Special Report: Senate Commerce Committee

Cruz’s Mission for NASA: More Space, Less Earth

The new space subcommittee chairman thinks the Obama administration has the agency overly focused on climate change at the expense of exploring the cosmos.

Sen. Ted Cruz speaks to the South Carolina Tea Party Coalition convention on January 18, 2015 in Myrtle Beach, South Carolina.
National Journal
Alex Brown
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Alex Brown
Feb. 23, 2015, 3 p.m.

If Ted Cruz is NASA’s Grim Reap­er, he doesn’t talk like it.

To hear the new chair­man of the Sen­ate’s Space, Sci­ence, and Com­pet­it­ive­ness Sub­com­mit­tee talk about NASA is to hear none of the budget-slash­ing zeal that comes out when he talks about, say, the IRS. In­stead, he talks at length about put­ting more Amer­ic­ans in space and send­ing them farther than ever be­fore. He gushes about the agency that has “ex­cited the spir­its of every per­son in this coun­try, every boy and girl.”

NASA, Cruz says, needs sav­ing. And if do­ing so provides him with an­oth­er cudgel to bat­ter the Obama ad­min­is­tra­tion, well, it’s no sur­prise that he’s eager to have that fight. And, yes, he has seen the head­lines:

“Cli­mate Change—Deny­ing Ted Cruz Will Over­see NASA.” “Oh dear, they’ve put Ted Cruz in charge of NASA.” “Ted Cruz’s con­trol of Sen­ate sci­ence pan­el trig­gers anxi­ety among some.”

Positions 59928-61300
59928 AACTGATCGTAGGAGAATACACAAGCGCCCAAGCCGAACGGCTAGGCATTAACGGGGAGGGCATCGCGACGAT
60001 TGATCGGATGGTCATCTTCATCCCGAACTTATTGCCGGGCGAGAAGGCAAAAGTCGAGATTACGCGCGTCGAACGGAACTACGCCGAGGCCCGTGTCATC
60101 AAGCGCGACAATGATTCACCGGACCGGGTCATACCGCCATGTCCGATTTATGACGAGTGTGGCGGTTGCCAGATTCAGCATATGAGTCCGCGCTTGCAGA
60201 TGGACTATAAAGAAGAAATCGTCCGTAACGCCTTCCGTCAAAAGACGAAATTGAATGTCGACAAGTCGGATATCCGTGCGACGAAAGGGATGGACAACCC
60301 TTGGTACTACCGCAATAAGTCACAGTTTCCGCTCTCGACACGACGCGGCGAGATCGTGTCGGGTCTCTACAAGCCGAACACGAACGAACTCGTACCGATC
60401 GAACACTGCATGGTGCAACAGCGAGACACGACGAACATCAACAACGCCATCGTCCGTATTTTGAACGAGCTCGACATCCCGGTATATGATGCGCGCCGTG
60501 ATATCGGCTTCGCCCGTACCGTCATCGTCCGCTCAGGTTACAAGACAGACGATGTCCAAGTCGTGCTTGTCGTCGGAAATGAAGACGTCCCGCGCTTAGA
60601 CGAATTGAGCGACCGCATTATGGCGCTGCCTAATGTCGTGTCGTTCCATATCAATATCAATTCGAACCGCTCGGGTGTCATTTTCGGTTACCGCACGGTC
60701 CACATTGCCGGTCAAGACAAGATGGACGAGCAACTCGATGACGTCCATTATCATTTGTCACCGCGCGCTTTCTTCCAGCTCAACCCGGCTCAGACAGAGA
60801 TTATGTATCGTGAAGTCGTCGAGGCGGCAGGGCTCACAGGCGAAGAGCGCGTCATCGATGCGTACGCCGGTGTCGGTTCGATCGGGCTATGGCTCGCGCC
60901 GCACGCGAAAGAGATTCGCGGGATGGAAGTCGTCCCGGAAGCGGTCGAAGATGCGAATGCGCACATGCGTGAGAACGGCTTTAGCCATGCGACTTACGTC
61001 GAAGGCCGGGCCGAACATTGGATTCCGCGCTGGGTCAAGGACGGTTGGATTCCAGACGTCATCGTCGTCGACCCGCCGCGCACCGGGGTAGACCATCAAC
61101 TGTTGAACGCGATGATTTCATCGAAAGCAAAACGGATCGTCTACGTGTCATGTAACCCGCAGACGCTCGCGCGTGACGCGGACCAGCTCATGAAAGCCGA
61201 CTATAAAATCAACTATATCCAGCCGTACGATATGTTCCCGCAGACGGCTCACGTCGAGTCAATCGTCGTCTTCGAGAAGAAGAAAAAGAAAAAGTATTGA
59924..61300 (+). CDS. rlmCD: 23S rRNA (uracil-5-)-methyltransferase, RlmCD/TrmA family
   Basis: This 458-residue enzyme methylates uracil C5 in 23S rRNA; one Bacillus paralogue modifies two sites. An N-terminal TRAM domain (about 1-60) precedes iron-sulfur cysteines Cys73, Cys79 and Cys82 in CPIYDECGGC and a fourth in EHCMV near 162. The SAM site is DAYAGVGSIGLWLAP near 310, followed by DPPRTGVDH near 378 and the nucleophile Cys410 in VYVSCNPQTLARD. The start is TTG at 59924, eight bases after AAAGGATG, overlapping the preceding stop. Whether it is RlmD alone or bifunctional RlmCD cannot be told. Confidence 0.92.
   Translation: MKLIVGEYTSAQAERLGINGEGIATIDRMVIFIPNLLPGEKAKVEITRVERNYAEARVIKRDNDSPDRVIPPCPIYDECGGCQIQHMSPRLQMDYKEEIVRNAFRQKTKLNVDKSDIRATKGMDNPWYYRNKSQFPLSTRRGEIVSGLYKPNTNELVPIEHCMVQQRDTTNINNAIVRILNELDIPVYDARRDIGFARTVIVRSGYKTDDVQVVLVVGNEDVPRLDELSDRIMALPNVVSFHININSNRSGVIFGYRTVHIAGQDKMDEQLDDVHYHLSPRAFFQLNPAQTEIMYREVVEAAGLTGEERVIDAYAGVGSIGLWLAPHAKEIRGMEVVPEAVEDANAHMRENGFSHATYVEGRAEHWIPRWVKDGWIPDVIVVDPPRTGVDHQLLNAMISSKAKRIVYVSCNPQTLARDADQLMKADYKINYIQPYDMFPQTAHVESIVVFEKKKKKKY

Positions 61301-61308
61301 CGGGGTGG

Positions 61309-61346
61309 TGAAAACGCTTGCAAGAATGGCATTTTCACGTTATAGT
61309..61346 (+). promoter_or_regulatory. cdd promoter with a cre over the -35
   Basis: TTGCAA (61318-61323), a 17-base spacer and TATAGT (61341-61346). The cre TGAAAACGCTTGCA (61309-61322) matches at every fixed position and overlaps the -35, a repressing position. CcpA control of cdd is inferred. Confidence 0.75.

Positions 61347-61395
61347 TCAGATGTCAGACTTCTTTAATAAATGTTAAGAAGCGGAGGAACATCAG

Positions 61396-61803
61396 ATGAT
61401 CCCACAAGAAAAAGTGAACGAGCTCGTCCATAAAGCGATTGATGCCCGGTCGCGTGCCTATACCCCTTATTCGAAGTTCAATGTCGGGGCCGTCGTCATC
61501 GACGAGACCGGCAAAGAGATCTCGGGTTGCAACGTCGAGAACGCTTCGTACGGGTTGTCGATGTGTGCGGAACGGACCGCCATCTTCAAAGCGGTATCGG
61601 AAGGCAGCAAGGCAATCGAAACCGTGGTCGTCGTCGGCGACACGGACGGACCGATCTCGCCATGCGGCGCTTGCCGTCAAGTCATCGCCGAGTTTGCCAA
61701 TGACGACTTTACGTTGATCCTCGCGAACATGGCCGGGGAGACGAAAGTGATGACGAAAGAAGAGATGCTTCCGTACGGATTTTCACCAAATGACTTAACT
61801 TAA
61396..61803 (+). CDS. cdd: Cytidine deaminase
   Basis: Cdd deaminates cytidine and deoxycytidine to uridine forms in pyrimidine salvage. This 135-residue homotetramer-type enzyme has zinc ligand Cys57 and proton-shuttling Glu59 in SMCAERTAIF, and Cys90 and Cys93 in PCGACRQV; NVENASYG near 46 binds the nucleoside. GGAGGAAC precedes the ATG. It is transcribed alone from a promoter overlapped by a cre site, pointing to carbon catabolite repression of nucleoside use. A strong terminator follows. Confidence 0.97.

The po­ten­tial 2016 pres­id­en­tial con­tender laughs off such skep­ti­cism as typ­ic­al par­tis­an at­tacks, then quickly launches in­to one of his own. “I am deeply con­cerned that the Obama ad­min­is­tra­tion has un­der­val­ued space ex­plor­a­tion, has di­ver­ted NASA from its core pri­or­it­ies,” he says. “We need to get back to the cent­ral mis­sion of NASA.”

In Cruz’s mind, Pres­id­ent Obama has spent too much of the agency’s re­sources study­ing the plan­et we already in­hab­it, rather than fo­cus­ing its mis­sions on the “in­fin­ity and bey­ond” ob­ject­ives that have the po­ten­tial to cap­tiv­ate Amer­ic­ans. And while this ar­gu­ment will get plenty of cam­era time when Cruz first gavels in the pan­el on Feb. 24, it’s prob­ably un­real­ist­ic to ex­pect the fire­works shows that have defined oth­er com­mit­tees’ hear­ings — or any im­me­di­ate changes to NASA’s plans.

“It’s not like he will con­trol the NASA budget,” said Louis Fried­man, a staffer on the sub­com­mit­tee in the late 1970s who went on to found the Plan­et­ary So­ci­ety with Carl Sagan — and has re­turned to testi­fy be­fore the pan­el. “The Sen­ate au­thor­iz­ing com­mit­tee won’t be a lead­ing play­er in this. I don’t ex­pect them to be the dom­in­ant force in dir­ect­ing NASA.”

In re­cent years, NASA reau­thor­iz­a­tions — which ap­prove gov­ern­ment pro­grams without ac­tu­ally al­loc­at­ing the money — have come without much con­tro­versy, let alone whole­sale changes. Earli­er this month, the House au­thor­ized the agency’s 2015 plans in a little-no­ticed voice vote. For Cruz to re­write NASA’s ob­ject­ives, he’d need the ap­prov­al of his sub­com­mit­tee, votes in the full Sen­ate and House, and Obama’s sig­na­ture. Even for someone used to fight­ing long le­gis­lat­ive odds, it’s likely Cruz’s role will be less about prin­cipled show­downs over must-pass le­gis­la­tion and more about shin­ing a spot­light on per­ceived pri­or­it­ies.